The end of England’s lockdown will not happen with a “big bang” but will instead be a “gradual unwrapping”, Boris Johnson has told MPs.

The prime minister made the comments in the Commons ahead of a retrospective vote on the lockdown measures later.

He said the legislation runs until 31 March to allow a “controlled” easing of restrictions back into local tiers.

He also said the UK was in a “sprint” to vaccinate the vulnerable faster than the virus can reach them.

All of the UK is now under strict virus curbs, with Wales, Northern Ireland and most of Scotland also in lockdown.

On Tuesday the number of new daily confirmed cases of Covid in the UK topped 60,000 for the first time.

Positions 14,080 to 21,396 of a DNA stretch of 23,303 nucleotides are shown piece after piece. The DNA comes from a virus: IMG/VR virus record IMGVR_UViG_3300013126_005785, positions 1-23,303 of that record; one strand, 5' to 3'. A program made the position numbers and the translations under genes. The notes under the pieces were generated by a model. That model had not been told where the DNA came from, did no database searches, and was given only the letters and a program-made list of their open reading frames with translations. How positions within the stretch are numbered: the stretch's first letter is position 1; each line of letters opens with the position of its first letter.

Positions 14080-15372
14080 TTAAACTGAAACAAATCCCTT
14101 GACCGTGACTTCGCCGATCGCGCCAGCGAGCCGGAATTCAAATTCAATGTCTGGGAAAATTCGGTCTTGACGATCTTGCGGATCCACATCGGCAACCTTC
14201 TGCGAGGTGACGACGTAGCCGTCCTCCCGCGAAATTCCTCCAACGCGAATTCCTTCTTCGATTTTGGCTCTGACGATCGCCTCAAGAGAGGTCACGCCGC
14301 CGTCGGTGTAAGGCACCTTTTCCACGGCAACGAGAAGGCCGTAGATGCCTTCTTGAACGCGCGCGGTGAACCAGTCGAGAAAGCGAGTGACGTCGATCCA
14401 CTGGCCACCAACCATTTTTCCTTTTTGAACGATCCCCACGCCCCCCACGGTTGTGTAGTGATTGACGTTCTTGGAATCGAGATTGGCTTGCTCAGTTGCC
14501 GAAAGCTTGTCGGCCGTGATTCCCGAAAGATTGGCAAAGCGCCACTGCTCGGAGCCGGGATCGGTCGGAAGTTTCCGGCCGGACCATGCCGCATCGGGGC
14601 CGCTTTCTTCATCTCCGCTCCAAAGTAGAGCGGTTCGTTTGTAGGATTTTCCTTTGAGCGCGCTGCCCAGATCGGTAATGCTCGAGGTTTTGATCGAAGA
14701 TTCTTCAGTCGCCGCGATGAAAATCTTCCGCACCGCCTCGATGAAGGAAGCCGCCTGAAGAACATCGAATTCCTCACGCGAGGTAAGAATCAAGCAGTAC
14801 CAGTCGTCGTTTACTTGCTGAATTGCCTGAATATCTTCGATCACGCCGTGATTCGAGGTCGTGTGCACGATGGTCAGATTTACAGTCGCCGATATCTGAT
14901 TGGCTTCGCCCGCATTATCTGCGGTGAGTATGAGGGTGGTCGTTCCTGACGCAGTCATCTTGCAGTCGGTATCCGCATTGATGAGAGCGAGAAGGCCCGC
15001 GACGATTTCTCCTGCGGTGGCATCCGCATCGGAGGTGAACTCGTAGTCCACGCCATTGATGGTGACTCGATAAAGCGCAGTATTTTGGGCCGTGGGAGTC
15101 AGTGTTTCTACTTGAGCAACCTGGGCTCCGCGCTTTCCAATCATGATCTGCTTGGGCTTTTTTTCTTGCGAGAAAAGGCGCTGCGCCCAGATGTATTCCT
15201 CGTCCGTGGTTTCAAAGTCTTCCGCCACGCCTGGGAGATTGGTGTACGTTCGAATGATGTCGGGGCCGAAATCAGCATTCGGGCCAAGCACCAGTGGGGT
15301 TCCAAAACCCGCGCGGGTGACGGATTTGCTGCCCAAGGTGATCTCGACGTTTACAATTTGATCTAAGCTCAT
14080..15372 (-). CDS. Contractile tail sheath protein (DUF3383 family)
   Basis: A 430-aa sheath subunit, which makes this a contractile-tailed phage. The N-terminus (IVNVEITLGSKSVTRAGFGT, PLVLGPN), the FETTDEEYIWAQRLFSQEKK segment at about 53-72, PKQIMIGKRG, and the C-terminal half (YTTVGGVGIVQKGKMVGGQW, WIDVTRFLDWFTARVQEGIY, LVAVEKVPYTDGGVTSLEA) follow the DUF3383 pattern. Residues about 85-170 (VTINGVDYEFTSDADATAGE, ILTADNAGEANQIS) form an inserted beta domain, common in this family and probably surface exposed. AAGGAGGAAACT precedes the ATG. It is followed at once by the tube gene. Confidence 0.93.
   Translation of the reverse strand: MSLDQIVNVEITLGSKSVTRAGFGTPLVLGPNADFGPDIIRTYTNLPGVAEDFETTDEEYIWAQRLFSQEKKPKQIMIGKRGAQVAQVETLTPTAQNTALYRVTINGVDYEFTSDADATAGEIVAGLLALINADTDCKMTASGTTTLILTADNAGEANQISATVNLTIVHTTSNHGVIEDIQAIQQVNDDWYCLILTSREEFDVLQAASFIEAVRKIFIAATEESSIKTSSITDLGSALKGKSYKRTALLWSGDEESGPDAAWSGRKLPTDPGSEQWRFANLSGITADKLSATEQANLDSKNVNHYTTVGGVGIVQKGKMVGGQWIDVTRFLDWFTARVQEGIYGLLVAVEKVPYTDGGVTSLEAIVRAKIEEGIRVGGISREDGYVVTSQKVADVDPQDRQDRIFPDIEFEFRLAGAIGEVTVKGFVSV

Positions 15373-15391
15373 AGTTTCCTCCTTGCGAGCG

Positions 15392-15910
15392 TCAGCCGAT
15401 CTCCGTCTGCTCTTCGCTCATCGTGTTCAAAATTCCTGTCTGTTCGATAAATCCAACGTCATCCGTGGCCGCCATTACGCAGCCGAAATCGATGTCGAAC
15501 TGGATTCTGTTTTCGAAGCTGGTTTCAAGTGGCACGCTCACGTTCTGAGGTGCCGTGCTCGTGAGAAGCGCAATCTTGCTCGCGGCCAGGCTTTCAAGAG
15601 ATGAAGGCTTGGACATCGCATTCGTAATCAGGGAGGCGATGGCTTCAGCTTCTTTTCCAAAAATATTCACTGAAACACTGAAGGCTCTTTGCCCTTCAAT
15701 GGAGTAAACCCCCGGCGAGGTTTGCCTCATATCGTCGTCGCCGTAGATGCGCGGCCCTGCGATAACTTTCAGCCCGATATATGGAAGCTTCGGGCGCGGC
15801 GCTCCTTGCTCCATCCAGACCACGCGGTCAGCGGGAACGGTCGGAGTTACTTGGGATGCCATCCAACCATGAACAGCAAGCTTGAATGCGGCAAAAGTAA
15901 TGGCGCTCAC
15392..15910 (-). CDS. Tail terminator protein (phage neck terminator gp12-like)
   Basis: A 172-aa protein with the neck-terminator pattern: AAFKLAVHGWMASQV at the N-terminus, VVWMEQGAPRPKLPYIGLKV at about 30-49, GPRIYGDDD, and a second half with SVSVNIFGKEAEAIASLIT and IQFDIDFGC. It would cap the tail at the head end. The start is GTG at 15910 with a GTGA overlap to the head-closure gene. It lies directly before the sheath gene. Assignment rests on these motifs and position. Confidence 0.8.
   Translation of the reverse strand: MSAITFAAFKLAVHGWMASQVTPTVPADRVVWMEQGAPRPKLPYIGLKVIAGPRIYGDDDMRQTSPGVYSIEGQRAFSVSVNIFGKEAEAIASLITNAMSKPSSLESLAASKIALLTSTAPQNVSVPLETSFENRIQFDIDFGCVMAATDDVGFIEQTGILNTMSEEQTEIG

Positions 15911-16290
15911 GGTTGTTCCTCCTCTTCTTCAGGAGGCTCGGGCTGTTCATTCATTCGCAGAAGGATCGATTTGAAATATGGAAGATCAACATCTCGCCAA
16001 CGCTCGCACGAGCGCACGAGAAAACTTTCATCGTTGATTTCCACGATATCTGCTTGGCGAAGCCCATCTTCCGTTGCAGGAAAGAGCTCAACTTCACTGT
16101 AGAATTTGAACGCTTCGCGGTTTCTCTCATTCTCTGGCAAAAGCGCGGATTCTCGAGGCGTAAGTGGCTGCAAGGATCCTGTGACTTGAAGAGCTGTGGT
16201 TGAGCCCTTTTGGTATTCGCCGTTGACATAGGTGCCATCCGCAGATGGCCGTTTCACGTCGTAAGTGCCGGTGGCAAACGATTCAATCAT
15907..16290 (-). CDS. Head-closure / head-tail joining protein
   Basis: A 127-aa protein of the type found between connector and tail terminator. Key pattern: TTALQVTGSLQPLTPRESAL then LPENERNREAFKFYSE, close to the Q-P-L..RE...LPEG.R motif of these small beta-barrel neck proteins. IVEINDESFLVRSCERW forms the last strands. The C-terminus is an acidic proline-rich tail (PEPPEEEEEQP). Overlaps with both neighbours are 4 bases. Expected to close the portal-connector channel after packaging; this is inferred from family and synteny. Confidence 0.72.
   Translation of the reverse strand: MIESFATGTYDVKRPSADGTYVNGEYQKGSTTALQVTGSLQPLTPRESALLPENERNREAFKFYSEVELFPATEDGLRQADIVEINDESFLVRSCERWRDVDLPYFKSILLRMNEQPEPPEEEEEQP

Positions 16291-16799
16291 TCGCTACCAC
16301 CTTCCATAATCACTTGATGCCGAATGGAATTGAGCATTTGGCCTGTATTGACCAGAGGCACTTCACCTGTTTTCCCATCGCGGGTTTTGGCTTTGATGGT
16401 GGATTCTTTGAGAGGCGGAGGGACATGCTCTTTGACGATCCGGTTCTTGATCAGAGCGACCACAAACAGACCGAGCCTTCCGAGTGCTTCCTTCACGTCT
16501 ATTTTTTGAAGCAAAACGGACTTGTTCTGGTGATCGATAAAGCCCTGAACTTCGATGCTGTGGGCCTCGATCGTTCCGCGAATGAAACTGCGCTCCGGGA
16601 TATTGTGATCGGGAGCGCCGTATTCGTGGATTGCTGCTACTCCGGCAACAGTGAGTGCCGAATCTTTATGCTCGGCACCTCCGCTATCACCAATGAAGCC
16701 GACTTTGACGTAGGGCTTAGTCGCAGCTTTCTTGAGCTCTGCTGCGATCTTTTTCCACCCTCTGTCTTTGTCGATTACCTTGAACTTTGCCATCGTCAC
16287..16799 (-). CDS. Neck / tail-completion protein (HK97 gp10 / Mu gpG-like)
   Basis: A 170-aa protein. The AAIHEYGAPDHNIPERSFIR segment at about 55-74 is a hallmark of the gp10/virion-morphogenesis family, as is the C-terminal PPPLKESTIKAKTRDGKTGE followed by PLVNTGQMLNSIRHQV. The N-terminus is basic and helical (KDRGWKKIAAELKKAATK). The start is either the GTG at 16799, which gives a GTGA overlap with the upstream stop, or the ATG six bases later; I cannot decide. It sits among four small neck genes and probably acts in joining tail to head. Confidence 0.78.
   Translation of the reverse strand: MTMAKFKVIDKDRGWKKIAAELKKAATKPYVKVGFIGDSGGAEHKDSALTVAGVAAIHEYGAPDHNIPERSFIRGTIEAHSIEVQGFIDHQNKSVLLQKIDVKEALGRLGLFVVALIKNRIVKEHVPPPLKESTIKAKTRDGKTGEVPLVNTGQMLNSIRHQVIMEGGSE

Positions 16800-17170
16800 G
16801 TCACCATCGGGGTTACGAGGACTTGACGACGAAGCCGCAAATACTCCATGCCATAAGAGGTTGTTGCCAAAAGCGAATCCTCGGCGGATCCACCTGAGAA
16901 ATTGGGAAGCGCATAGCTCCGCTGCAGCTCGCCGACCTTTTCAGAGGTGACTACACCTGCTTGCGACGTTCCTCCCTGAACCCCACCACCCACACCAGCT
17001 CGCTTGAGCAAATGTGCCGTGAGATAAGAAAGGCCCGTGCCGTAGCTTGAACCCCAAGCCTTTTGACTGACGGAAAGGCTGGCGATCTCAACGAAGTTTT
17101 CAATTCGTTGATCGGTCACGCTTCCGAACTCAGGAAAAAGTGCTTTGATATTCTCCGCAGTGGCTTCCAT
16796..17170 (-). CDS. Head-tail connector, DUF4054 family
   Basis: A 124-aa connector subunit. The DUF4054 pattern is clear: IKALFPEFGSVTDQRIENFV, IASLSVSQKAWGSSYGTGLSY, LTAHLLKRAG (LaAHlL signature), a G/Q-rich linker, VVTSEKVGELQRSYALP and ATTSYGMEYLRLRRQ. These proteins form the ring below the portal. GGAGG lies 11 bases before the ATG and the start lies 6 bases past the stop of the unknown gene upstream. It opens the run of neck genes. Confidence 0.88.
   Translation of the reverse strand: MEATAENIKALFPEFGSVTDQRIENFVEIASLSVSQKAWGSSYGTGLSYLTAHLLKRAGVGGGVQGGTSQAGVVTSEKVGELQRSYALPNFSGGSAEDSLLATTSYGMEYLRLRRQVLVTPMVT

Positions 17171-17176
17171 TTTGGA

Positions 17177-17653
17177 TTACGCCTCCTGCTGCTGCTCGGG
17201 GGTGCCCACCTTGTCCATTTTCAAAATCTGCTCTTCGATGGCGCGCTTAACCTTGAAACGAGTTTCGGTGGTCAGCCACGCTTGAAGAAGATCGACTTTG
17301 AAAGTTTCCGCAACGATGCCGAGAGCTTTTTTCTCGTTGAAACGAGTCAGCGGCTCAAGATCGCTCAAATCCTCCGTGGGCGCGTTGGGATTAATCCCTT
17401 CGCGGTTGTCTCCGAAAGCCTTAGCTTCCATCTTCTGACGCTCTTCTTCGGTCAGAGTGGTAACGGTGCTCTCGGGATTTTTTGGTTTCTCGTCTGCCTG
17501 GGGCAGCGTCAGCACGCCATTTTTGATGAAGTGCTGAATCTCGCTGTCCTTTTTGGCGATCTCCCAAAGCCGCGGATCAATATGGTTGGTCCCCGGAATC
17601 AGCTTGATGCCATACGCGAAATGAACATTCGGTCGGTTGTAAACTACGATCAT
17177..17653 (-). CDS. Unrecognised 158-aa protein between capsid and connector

Mr Johnson said the new variant had “led to more cases than we’ve seen ever before” and that this had left the government with “no choice but to return to national lockdown”.

He said the legislation ran until the end of March “not because we expect the full national lockdown to continue until then, but to allow a steady, controlled and evidence-led move down through the tiers on a regional basis”.

He said this would happen “brick-by-brick… without risking the hard-won gains that protections have given us.”

“And as was the case last spring, our emergence from the lockdown cocoon will be not a big bang but a gradual unwrapping”, he said.

The restrictions will be kept under “continuous review”, he added, with a statutory requirement to reconsider them every two weeks.

Addressing the closure of schools, the PM said “we did everything in our power to keep them open as long as possible” and that was why schools were the “very last thing to close.”

They would be the “very first thing to reopen” after lockdown – that could be after the February half term but “we must be very cautious” about the timetable, he said.